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As the American mind became more creative and unique, the use of alcohol became more and more prominent in the common man. In the 1840's, the first prohibition movement, or illegalization of alcohol, was in full swing. This movement was lead by the religious denominations, primarily the Methodists. As time progressed and the Civil War occurred in 1860, prohibition lost strength. In 1881, the movement revived and Maine became the firs state to outlaw the sale and consumption of any types of alcohol. By 1916, legal prohibition was active in 26 out of the 48 states.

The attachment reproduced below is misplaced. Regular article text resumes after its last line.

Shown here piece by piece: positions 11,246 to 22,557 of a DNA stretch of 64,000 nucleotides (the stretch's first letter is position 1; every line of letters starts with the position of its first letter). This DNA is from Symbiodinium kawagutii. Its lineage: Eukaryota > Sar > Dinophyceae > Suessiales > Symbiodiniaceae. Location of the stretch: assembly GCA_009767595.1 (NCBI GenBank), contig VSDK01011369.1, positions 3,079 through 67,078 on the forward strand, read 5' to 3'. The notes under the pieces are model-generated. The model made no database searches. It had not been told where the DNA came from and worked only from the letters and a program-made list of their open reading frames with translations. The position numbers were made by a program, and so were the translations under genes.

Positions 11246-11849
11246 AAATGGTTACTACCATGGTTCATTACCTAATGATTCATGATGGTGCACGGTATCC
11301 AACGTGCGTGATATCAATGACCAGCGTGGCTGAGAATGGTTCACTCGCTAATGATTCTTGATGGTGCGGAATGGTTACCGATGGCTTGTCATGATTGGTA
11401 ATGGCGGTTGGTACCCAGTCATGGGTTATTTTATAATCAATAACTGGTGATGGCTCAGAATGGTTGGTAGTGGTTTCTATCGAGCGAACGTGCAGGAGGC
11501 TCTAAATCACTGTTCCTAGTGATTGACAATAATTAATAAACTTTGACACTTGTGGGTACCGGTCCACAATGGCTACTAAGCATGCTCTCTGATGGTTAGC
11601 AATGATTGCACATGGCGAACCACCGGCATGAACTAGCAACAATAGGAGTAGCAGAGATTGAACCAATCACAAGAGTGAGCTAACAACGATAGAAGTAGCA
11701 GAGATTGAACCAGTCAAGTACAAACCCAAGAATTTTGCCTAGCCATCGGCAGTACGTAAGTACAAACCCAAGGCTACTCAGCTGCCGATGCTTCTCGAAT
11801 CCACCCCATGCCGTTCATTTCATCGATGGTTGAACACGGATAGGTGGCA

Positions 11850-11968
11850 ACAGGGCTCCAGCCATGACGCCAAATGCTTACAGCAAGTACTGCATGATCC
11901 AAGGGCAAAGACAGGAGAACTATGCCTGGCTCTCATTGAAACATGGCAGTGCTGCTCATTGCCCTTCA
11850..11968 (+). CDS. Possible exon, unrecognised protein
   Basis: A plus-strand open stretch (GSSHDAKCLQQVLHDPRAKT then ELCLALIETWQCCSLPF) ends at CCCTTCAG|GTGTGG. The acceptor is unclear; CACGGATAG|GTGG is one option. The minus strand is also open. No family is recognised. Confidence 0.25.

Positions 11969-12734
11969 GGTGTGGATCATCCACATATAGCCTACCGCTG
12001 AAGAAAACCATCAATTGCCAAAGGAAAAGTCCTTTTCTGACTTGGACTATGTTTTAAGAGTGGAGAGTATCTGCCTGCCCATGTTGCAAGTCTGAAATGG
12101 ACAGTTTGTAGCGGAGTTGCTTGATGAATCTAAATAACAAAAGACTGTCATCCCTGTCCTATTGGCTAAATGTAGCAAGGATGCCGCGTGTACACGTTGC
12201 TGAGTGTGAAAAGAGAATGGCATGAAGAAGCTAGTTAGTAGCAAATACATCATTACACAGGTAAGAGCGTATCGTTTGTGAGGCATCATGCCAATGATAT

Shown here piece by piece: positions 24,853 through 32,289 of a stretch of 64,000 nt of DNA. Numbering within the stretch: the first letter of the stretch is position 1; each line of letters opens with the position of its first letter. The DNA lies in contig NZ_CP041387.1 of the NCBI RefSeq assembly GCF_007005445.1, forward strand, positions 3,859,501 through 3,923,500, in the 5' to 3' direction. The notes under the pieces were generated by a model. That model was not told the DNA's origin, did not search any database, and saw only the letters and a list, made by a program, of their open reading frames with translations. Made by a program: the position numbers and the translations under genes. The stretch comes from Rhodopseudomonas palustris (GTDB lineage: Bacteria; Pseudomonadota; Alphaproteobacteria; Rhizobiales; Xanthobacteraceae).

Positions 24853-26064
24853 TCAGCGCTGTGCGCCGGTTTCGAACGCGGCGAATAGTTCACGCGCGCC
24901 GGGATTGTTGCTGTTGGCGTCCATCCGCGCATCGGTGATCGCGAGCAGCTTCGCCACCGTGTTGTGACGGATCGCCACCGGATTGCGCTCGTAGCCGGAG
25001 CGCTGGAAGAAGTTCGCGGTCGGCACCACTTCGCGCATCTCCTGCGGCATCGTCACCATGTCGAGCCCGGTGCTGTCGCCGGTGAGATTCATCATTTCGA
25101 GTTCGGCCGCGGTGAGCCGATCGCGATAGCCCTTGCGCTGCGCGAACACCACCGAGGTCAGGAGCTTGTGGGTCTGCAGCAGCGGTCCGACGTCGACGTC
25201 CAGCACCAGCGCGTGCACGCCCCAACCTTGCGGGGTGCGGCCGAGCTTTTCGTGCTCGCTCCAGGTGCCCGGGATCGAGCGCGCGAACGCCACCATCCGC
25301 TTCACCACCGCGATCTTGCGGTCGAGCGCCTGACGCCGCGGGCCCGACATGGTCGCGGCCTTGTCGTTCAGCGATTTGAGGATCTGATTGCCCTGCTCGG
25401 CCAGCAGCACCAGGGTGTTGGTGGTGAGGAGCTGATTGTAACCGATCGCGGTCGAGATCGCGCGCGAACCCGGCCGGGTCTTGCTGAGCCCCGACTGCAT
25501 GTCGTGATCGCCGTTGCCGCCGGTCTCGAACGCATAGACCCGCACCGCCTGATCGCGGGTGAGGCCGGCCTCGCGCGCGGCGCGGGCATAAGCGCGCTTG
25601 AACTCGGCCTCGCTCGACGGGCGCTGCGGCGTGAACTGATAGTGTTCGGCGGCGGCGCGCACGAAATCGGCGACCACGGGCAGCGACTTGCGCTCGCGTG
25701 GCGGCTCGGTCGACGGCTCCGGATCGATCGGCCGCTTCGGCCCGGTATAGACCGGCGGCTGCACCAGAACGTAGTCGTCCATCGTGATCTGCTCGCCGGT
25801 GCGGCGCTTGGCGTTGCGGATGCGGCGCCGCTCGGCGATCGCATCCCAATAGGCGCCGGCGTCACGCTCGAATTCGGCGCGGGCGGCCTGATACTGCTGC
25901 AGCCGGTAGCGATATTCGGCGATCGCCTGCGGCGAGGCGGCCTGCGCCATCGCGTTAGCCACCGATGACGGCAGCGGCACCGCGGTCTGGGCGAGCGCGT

The act of prohibition not only re-defined America, but new organizations formed, profiting from the high demand for alcohol. Liberal views such as sex, alcohol, and drugs become socially accepted throughout the "roaring twenties." In reaction to this, the KKK (Klu Klux Klan) lead violent meeting and expressed their opposition to these liberal views. Prominent figures of the organized crime system, such as Al Capone saw this era as a profitable business opportunity. By the late twenties, the mafia established themselves in New York and Chicago and had almost doubled in size since their establishment in 1900. Since the ideas of the government and the people were not in accordance, the notorious use of alcohol lead the population to consume more than twice the amount of alcohol in opposition to when prohibition was not in effect. On December 5, 1933, the 21st amendment, banning the sale and consumption of alcohol was repealed by the national government. As a result of prohibition, organized crime grew into a virtual empire, disrespect for the law grew and alcohol consumption was higher than before.



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